The news comes as solicitors acting for120 landlords in dispute with Inntrepreneur have asked the Serious Fraud Office to probe the ownership arrangements in relation to information given to the OFT and Department of Trade and Industry.
The controversy comes at a sensitive time for Inntrepreneur. It wants the OFT to release it from undertakings that would force it to cut lucrative supply ties to 2,900 pubs that it still owns directly.
It is also still negotiating the sale to Japanese bank Nomura of 1,400 other tied pubs, which have been parked since May in Spring Inns, a company set up for the purpose.
Nomura has already taken control of 1,750 pubs owned by Phoenix Inns, which Inntrepreneur hived off in a pounds 254m mirror-image exercise last year.
Landlords, however - who are up in arms over punitive rents and supply deals - allege that continuing links between Inn-trepreneur, Grand Met and Fosters and all the pubs may be in breach of the undertakings given to the OFT and DTI.
Those followed Inntrepreneur's creation in 1991 with 8,450 pubs and the Government's "Beer Orders", which sought to cut the dominance of big brewery- owned chains. Inntrepreneur is arguing that Fosters' subsequent sale of Courage, the brewer, to Scottish & Newcastle has eliminated the need to cut the tie and restrict its estate.
"The application hasn't reached a conclusion yet and is still in the system," an OFT spokesman said this weekend.
"The Office is looking at the merger of Phoenix and Spring Inns, and in the course of that we will be looking at the competition aspects of all the ownership arrangements."
Landlords, represented by solicitor Mark Barron, say they cannot compete with free houses such as JD Wetherspoon, which pay half the price for beer.
In a class action now being agreed, they also argue that such punitive ties are illegal under European law.
Last week, over 50 landlords resolved to take their complaints to the DTI. A new action group - Group 2000 - has been formed. Its leader, former publican Martin Moore, is meeting with Inntrepreneur chief executive Michael Foster on Monday.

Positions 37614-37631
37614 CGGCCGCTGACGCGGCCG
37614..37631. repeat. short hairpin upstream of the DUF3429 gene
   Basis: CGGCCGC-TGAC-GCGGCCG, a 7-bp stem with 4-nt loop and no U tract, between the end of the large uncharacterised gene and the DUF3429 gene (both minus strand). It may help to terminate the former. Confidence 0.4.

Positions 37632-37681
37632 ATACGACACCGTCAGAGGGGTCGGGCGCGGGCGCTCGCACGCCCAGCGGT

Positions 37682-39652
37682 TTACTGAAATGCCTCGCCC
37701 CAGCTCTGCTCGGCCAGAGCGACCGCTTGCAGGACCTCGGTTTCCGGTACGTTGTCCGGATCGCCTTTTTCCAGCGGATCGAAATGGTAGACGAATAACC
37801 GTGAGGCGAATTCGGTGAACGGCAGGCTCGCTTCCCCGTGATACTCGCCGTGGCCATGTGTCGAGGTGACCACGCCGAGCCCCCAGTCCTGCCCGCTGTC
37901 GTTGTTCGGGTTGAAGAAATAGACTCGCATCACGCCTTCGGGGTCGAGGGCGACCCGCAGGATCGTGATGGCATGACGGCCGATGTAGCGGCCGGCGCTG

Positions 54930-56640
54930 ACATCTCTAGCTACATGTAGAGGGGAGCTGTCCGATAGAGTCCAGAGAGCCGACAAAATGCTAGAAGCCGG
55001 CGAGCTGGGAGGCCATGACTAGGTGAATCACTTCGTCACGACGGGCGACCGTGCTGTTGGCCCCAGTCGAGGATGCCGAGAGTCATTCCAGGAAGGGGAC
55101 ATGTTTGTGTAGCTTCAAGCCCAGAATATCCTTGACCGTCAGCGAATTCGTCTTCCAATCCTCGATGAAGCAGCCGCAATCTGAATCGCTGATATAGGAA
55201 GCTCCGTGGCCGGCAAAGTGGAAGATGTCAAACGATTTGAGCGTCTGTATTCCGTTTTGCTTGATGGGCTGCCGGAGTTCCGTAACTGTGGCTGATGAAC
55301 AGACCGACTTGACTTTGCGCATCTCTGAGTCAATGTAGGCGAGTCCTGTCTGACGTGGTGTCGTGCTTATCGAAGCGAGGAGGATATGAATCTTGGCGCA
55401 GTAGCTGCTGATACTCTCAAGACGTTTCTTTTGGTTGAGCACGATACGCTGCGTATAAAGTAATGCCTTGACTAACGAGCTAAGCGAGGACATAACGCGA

Two aspects of Inntrepreneur's complex web lie at the heart of the fresh dispute.
The company still owns the legal title to the Phoenix and Spring Inns pubs, while ownership of both business operations lies in two Jersey trusts, administered by insurer Guardian Royal Exchange.
"Recent events have shown there are a number of legitimate concerns about the nature of the relationship between Inntrepreneur, Phoenix, Spring Inns and Nomura. I have taken up my concerns with the SFO," Mr Barrow said.
Inntrepreneur and Nomura, however, insist that there are no links between Phoenix and the Grand Met venture. Guy Hands, Nomura's managing director, said the Jersey structure was set up for tax reasons and the title retention was simply to save some pounds 2.5m of stamp duty.
Nomura is also understood to be furious that Inntrepreneur chose to ape Phoenix by parking Spring Inns in a Jersey trust. "It completely muddies the waters. They wanted to announce they'd sold it. In reality what they've done is to copy our structure to get Spring off balance sheet," another Nomura source said.
Both companies hope to complete the final sale of Spring Inns to Phoenix before Christmas, when all the property titles will pass over.
It is understood that the two sides are haggling over pounds 10m, including the tab for stamp duty, but the sale price will be around pounds 250m, against the pounds 262m put up by a NatWest-led bank consortium in a refinancing in May.
Grand Met and Fosters have underwritten the debt and will share any profits or losses on the transfer. In the meantime, Inntrepreneur executives are managing Spring Inns - another bone of contention with angry landlords.